A new airport built on sand banks in the English Channel has been proposed as a wild-card solution for London’s need for a new aviation hub.
Designed by London-based maritime engineers Beckett Rankine, the plan would use hazardous sandbanks just 1.8 miles off the coast of Kent as a base for a four-runway offshore airport.
And the plan appears to have drawn support from the Mayor of London’s aviation adviser, Daniel Moylan, who said the Goodwin Airport proposal was “welcome as a contribution to a critical national debate and as a demonstration that a new airport is feasible and deliverable”.
“The arguments for the construction of a new hub airport in the UK are overwhelming and this proposal offers one option of how to build it,” he added.
News of the plan follows London mayor Boris Johnson’s backing for a feasibility study into expanding Stansted airport into a four-runway ‘superhub’ airport - an indication that he may support the scheme to prevent further development at Heathrow.
Beckett Rankine director Tim Beckett explained that the Kent offshore plan appeared to be the only way of providing a big enough independent airport for London.
“If the Davies Commission endorses the long-term requirement for a new, four runway hub airport for London, then locating it at Goodwin will have the least adverse social and environmental impact of any option,” he said. “It is certainly the most sustainable solution available.”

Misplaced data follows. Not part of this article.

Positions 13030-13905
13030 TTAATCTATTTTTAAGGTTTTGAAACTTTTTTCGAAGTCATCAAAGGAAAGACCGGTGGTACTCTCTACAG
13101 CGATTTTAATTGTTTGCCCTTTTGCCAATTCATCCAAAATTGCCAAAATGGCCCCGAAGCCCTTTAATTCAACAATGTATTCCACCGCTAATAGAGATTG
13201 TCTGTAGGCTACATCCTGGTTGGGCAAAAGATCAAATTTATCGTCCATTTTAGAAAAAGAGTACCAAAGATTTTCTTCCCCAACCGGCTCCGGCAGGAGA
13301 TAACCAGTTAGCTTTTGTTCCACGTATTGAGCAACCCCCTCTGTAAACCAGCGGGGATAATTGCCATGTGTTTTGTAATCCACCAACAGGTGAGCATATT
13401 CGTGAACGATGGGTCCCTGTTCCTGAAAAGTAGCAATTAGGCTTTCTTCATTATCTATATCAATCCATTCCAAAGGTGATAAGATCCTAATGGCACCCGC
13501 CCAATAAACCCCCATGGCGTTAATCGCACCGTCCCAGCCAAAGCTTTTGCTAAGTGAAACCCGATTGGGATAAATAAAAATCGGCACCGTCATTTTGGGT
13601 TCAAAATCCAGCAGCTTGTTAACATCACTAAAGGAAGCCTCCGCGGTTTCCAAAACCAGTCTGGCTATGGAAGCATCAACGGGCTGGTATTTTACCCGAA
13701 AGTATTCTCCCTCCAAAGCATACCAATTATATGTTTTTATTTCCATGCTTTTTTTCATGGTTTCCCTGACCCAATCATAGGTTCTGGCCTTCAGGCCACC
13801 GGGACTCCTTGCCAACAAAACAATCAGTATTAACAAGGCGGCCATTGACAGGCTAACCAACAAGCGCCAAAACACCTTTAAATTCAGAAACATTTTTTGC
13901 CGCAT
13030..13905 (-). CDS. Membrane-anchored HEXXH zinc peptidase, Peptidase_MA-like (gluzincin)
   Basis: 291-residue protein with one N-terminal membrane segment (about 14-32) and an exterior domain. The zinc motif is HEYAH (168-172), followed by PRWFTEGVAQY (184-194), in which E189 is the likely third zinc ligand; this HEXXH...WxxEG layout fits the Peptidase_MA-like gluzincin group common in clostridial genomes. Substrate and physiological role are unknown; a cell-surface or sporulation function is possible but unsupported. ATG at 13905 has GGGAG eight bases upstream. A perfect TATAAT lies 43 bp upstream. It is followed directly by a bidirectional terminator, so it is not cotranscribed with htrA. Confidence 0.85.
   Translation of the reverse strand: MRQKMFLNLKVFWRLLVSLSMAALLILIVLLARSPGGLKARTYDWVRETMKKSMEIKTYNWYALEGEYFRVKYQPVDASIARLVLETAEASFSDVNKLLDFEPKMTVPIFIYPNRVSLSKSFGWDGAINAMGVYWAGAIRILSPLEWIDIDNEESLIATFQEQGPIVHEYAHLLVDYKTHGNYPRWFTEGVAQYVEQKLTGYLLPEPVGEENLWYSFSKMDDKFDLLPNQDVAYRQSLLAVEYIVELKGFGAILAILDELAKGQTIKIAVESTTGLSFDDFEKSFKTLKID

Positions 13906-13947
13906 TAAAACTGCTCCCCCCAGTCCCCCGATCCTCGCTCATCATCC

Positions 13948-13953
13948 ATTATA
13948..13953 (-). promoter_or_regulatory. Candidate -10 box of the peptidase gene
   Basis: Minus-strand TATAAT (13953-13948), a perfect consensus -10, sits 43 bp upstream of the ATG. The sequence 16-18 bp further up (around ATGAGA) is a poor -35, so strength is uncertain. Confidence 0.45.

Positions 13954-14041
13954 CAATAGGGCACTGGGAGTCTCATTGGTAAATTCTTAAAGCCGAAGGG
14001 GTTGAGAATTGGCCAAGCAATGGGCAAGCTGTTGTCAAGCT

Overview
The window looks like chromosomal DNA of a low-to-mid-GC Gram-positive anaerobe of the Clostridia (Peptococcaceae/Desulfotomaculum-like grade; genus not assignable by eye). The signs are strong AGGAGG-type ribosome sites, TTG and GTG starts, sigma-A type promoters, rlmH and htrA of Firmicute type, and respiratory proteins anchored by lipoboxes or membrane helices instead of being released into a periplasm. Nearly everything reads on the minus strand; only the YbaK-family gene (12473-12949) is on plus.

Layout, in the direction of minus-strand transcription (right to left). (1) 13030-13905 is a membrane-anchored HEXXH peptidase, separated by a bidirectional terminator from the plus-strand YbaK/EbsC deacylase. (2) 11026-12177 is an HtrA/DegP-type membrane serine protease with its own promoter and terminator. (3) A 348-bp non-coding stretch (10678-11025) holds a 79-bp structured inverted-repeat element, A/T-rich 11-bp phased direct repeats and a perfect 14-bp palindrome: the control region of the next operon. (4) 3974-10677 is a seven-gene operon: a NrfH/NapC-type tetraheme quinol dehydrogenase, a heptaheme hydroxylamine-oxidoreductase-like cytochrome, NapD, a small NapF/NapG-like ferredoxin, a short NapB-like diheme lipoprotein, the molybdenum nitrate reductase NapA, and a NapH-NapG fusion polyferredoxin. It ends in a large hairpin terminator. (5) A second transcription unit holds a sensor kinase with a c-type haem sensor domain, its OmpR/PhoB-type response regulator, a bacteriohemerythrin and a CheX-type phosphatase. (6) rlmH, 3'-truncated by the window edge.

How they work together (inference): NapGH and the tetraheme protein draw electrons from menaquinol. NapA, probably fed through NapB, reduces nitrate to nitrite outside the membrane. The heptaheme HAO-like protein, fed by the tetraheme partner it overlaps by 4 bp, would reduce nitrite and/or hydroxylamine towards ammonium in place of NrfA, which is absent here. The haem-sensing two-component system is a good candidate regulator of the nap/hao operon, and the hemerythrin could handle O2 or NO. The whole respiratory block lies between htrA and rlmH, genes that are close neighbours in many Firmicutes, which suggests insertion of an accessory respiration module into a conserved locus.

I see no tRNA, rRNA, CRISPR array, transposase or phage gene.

Among the advantages, the firm highlighted excellent transport links with a 40-minute high-speed rail connection to and road access via the A2 and M20 as well as Eurostar connections to Europe.
The site is also within UK territorial waters and owned by the Crown Estate and unlike the other solutions connected to the land, this alternative will allow take-off and landing over water, enabling unrestricted 24-hour operations.
The development would not require the demolition of homes or displacement of residents, it is argued, and will not impact on any protected environment or interfere with any shipping lanes.
“The location of an airport offshore is an alternative that crowded island nations are turning to across the globe,” added Mr Beckett. “It is the solution recently adopted at South Korea’s new Incheon Airport and at Kansai Airport in Japan and in Hong Kong.”
“All the [other] sites either interfere with shipping lanes or else are too small to provide four runways sufficiently spaced for independent operation. The land connected sites do not provide take-off and landing over water which ought to be the principal benefit of a new offshore airport since it enables 24-hour operations, maximising utilisation of the airport.
“Goodwin Airport has none of these disadvantages.”